Steven Raichlen has left his tropical hat at home, but he's brought a jar of Puerto Rican cilantro pesto and some toasted coconut chips to sample it with on his Baltimore book-promoting tour. "It's called ajilimojili," he says. "Ah-HEE-li-moh-HEE-li. It's such a fun word to say. Aji is the Spanish word for pepper, and mojo is the word for sauce, so it's like, 'a little pepper sauce.' "
The recipe, which includes onions, garlic, bell peppers, cilantro, oil and vinegar, is one of 70 in Mr. Raichlen's new book, "The Caribbean Pantry Cookbook" (Artisan, $25). Research for the book turned Mr. Raichlen, who grew up in Baltimore, into a culinary Indiana Jones, searching the Caribbean region for authentic taste treasures and tracking down the spices and flavorings that make them unique.
"I tried to hit as much of the Caribbean as I could. I don't remember exactly how many islands I went to, but I hit all the major groups, English, French, Dutch, Spanish," he says.
Along the way he braved hot peppers -- including Scotch bonnet, the world's hottest -- and faced up to a dish of goat's head soup.
Signature flavors of the Caribbean include Scotch bonnet chilies, allspice berries, thyme, lime juice, garlic, chives, star anise and cumin. The techniques are fairly uniform, he said. "In every island, you start with a piece of meat or fish, and then you wash it with lime juice, and then you put some kind of seasoning on it -- or 'to it,' as they would say -- and then you cook it. And that seasoning and marinating time really helps bring out flavors."
The book reflects a profound change taking place on the American palate, Mr. Raichlen says. "The '90s have been called the flavor decade. I think there really has been a sea change in the way Americans approach food, with the coming to the foreground of intense flavorings and the receding of richness derived from animal fat -- that's one of the major trends of the '90s."
People who still harbor some residual fear of spicy food should "step back, take a deep breath, and relax," he says, "because in the history of this country, in the Colonial period when Baltimore was founded, when Fells Point was a major shipping point -- Marylanders loved spices. If you had walked into a grocery store 200 years ago, you would have found nutmegs, cloves and cinnamon and peppercorns and allspice berries. The Colonial kitchen was very intensely spiced."
He suggests spice-wary cooks start slow. "Add a little to start with. Using spices is not like building an atom bomb. Feel free to make substitutions. It's important to realize that not all spicy food is hot. Caribbean food is very spicy, in that it uses a lot of spices and flavorings. But only about 10 percent of the recipes in this book are what I would call really hot. If your problem is you're afraid of hot food, just leave out the peppers."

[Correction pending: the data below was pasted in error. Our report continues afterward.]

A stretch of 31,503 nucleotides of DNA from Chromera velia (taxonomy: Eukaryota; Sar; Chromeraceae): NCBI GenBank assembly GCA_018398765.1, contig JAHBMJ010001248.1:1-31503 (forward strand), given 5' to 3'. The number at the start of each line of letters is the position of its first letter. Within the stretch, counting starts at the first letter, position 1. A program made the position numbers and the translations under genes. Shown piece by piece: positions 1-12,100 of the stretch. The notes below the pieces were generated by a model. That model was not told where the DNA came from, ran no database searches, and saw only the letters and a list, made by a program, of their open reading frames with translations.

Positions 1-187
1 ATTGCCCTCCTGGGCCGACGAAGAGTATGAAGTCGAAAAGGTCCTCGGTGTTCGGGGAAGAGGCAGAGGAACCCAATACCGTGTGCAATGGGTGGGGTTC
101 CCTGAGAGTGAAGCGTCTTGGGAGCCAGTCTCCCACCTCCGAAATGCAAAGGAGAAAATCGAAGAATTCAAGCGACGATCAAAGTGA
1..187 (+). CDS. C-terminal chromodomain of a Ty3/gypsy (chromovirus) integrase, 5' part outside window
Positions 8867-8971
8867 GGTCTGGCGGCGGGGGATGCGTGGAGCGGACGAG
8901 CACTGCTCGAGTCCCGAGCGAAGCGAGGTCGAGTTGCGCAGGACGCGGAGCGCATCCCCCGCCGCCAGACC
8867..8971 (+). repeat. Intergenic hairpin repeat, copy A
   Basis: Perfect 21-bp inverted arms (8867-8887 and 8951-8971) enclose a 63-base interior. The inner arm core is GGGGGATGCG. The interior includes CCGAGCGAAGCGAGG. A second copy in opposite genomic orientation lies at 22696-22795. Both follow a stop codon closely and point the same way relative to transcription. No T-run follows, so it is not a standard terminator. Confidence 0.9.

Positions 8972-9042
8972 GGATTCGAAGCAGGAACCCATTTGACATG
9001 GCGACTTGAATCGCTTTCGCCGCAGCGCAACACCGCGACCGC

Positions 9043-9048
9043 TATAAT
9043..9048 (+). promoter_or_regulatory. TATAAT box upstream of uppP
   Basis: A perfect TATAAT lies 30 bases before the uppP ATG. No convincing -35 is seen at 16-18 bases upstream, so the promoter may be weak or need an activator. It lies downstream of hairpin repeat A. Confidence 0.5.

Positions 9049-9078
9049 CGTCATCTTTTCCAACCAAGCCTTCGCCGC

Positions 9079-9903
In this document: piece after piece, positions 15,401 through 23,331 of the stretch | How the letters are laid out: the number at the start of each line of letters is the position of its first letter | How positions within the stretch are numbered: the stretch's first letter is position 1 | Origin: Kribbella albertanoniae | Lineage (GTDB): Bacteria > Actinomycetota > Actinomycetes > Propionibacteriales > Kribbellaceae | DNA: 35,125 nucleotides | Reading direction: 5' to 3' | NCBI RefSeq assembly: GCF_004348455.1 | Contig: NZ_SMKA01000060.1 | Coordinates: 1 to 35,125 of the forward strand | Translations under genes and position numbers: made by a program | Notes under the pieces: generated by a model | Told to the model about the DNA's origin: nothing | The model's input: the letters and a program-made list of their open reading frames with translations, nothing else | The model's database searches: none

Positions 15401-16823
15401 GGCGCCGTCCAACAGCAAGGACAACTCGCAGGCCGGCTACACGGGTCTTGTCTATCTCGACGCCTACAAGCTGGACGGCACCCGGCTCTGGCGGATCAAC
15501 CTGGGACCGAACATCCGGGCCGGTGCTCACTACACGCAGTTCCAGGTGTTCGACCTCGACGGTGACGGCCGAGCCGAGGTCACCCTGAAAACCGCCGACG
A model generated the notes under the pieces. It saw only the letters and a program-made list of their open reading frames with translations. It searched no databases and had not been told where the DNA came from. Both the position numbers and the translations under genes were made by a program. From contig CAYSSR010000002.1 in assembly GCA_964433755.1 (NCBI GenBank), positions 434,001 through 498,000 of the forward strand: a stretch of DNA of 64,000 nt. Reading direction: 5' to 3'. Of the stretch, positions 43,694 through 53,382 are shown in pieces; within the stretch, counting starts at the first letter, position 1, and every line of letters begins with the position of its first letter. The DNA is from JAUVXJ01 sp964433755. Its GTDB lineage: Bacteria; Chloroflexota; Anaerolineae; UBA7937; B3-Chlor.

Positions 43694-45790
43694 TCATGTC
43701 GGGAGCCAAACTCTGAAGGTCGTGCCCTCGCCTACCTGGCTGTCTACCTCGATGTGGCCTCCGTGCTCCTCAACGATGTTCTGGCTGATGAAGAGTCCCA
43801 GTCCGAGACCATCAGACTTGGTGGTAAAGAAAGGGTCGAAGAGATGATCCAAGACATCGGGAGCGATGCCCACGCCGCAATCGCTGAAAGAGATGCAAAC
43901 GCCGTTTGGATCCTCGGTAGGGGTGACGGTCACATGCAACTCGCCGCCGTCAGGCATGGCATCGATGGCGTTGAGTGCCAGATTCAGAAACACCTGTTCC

Mr. Raichlen said "It's no accident" the new book is appearing at this time of year. "I wanted to focus on items that you could put up in your pantry -- or that you could give as gifts," he says. "I think the nicest gifts are homemade. This is full of things you can put in jars or in boxes or in bottles or in flasks that are fun, that are pretty."
And, he noted, "for cold weather, it's really appropriate. People are always looking for a way to think warm. If you can't go to the Caribbean you can at least bring the taste of the Caribbean to you."
Here are some of Mr. Raichlen's recipes.
This Puerto Rican condiment is good with chips as a dip, as a marinade, or served with grilled seafood, grilled vegetables or grilled meats.
Makes 3 cups
2 medium onions, quartered
5 garlic cloves
1 green bell pepper, cored, seeded and diced
3 tablespoons red bell pepper, cored, seeded, diced
1 bunch fresh cilantro, washed and stemmed
5 culentro leaves (see note)
1 teaspoon dried oregano
1 cup extra-virgin olive oil
1/2 cup red wine vinegar
salt and freshly ground black pepper
Puree the onions, garlic, peppers, cilantro, culentro and oregano in a food processor. Add the olive oil, vinegar, salt and pepper and process until smooth. Correct the seasoning, adding more salt or vinegar to taste.
The sauce can also be made in a blender. In this case, add all the ingredients at once.
Transfer the sauce to clean jars. Refrigerated, it will keep several weeks.
Note: Culentro is a dark green leafy herb that might be available in some Hispanic markets. If you can't find it, use a little bit more cilantro.
In the Caribbean, tomatoes are often treated as the fruit they botanically are, Mr. Raichlen says. This next dish, candied tomatoes, can be served over cream cheese as a dip, or the tomatoes can be added to salads or served over ice cream or frozen yogurt. Use ripe but still firm plum tomatoes.
Dulce de tomate
Makes 1 1/2 pints
1 pound plum tomatoes
1 cup sugar
1 cup water
1/2 cup raisins
1 cinnamon stick, 2 inches long
1 piece of vanilla bean, 2 inches long, split